Interestingly, if camera manufacturers used the same terms in describing sensor sizes as they do with resolution (megapixels), they'd have to say that a DX sensor is only 43% the resolution of a full-frame sensor, and a Four Thirds sensor is only 25%! That's another reason why crop factor is the term they prefer.


The math makes it seem like you can just shrink your sensor and get more telephoto power for free. That's not quite true:

  • Smaller sensors are noisier, as I've already mentioned.
  • It's harder to get lots of pixels on them without microscopic electrical interference degrading the image, so it's also harder to make small sensors perform well in low light.
  • There are changes in the depth of field: for a given field of view and lens aperture, smaller sensors put more of the image in focus. That's fine if you want deep focus, but if you prefer those nice out-of-focus backgrounds I described in my aperture and f-stops article, it will be harder to accomplish with a smaller sensor.

There are also problems at the wide-angle end. I have a 24 mm lens that gives a very wide field of view on my film camera, but on my DX-format digital SLR (1.5 crop factor), it acts like a 36 mm lens, which isn't all that wide at all. For a similar view, I would need a 16 mm lens, or maybe 18 mm if I don't mind a little closer view.

Building a lens that wide which works on both DX and full-frame sensors is difficult and costly—Nikon and Canon make them, but they cost at least $1500. Now, you can get 16 mm or 18 mm lenses (or zooms that go that wide) for digital SLRs, for much less money. But they are "digital only"—being built smaller and less expensively, they project a smaller image circle, which means that if I put my 18-135 mm DX zoom lens on my old Nikon F4 film camera, there's a big black vignette circle around the image when I look through the viewfinder and take photos:

Vignette sample - DX lens on full-frame camera

So a serious wide-angle lens for a DX camera could be pretty much useless on a full-frame camera, unless you spend a lot of money. And the problem only gets worse with smaller sensors like Four Thirds.

It's all relative to full-frame

The full-frame 35 mm film size, which camera and lens designers have been working with for a century or so (it became an accepted standard for movies in 1909), remains an excellent compromise between image quality and portability. Some people still prefer medium-format cameras, and will pay tens of thousands of dollars for a digital Hasselblad, and thousands more for lenses, all of which are beastly to lug around. Most of us are content with smaller-sensor SLRs and point-and-shoot pocket cams.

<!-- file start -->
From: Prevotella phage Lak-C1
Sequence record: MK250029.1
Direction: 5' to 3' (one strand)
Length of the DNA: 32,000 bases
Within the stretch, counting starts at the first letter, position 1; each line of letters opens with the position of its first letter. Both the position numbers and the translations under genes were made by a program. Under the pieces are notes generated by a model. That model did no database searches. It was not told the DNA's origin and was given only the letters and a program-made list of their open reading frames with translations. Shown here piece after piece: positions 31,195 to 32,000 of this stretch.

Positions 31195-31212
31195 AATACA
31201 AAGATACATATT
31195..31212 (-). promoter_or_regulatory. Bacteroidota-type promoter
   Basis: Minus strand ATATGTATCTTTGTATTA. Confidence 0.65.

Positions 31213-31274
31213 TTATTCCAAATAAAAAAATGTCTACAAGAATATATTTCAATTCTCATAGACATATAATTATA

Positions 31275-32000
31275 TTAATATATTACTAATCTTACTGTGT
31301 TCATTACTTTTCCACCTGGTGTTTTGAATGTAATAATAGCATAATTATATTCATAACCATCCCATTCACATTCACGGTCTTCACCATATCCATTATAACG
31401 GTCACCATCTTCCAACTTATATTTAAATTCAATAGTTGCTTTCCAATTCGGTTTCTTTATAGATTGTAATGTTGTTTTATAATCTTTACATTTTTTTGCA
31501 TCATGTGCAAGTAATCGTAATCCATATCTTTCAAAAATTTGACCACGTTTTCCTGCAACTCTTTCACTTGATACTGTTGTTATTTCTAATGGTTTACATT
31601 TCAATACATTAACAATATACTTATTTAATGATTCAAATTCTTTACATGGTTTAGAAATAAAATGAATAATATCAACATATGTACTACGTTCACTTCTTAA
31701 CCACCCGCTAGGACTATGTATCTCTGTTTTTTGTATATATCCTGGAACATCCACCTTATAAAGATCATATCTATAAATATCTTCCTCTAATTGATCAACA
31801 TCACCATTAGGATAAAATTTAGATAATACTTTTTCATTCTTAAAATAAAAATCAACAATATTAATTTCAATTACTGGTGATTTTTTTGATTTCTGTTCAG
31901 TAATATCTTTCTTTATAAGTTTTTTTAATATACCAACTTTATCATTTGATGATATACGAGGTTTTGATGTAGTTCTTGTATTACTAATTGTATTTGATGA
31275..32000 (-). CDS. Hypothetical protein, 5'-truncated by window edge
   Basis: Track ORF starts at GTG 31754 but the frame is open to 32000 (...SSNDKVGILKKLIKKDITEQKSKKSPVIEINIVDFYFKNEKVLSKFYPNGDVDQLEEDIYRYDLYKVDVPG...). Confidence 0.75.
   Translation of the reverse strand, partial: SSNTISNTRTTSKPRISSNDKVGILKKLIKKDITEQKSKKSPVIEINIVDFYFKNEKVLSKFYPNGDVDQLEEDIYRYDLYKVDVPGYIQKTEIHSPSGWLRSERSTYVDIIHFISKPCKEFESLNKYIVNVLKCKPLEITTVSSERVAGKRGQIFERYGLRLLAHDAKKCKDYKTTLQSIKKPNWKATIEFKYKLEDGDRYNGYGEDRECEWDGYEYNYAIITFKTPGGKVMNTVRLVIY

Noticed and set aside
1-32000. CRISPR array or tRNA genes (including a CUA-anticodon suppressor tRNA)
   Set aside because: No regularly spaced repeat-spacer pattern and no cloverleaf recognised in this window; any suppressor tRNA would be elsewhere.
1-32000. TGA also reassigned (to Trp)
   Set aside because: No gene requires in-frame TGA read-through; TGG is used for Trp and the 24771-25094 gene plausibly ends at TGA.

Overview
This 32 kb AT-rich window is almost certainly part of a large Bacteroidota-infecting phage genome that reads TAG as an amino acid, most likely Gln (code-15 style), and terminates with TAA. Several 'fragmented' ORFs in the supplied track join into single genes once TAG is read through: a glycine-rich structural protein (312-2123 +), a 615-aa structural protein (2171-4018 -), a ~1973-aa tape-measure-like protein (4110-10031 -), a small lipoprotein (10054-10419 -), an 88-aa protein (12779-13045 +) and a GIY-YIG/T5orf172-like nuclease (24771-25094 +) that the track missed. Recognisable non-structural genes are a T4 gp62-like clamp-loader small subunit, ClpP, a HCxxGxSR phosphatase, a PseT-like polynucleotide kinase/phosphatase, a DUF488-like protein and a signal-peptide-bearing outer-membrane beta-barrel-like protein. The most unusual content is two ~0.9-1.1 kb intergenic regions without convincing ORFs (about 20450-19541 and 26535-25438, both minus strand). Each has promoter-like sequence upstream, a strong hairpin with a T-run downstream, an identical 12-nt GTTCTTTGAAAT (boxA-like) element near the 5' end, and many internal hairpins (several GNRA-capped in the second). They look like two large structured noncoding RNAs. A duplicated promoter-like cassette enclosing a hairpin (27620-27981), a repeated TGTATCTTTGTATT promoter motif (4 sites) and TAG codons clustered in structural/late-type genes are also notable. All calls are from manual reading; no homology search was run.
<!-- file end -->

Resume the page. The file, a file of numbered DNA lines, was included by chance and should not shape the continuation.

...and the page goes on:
But most professionals and many enthusiastic amateurs are returning to that full-frame sensor size, and in the past few years cameras with sensors that size have become at least somewhat affordable (if you consider $2500 cheap). That will likely continue, and full-frame cameras will get less expensive.

So in a few years, we could be back to the same old 35 mm standard popularized by Leica more than 80 years ago. Even if not, it looks like we'll be speaking in terms relative to that old 135 full frame for a long time to come.

Read more

Some useful resources:

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15 August 2008


Off to Gnomedex next week

Gnomedex Program Portrait at Flickr.comEvery year since 2001, Chris Pirillo (and now his wife Ponzi too) has put together a strange little tech conference called Gnomedex. I've participated since Gnomedex 5.0 in 2005, although last year I had to do it by video.

What I heard afterwards is that overall, the 2007 Gnomedex 7.0 seemed to have lost a bit of its geeky focus, so Chris and Ponzi look to be working hard to regain it this year. There are sessions on photography, search engines, Mars landers, managing online relationships, and so on. Nerdy stuff, which is at it should be.

What makes Gnomedex unusual is that it's small (only a few hundred people) and runs as a single track schedule, rather than multiple simultaneous sessions, so you don't miss anything. The food and free Wi-Fi and power are as top-notch as the Pirillos can make them. The parties are good. And it attracts some of the top tech people in North America, as well as a good contingent of normal nerds like me (and our laptops).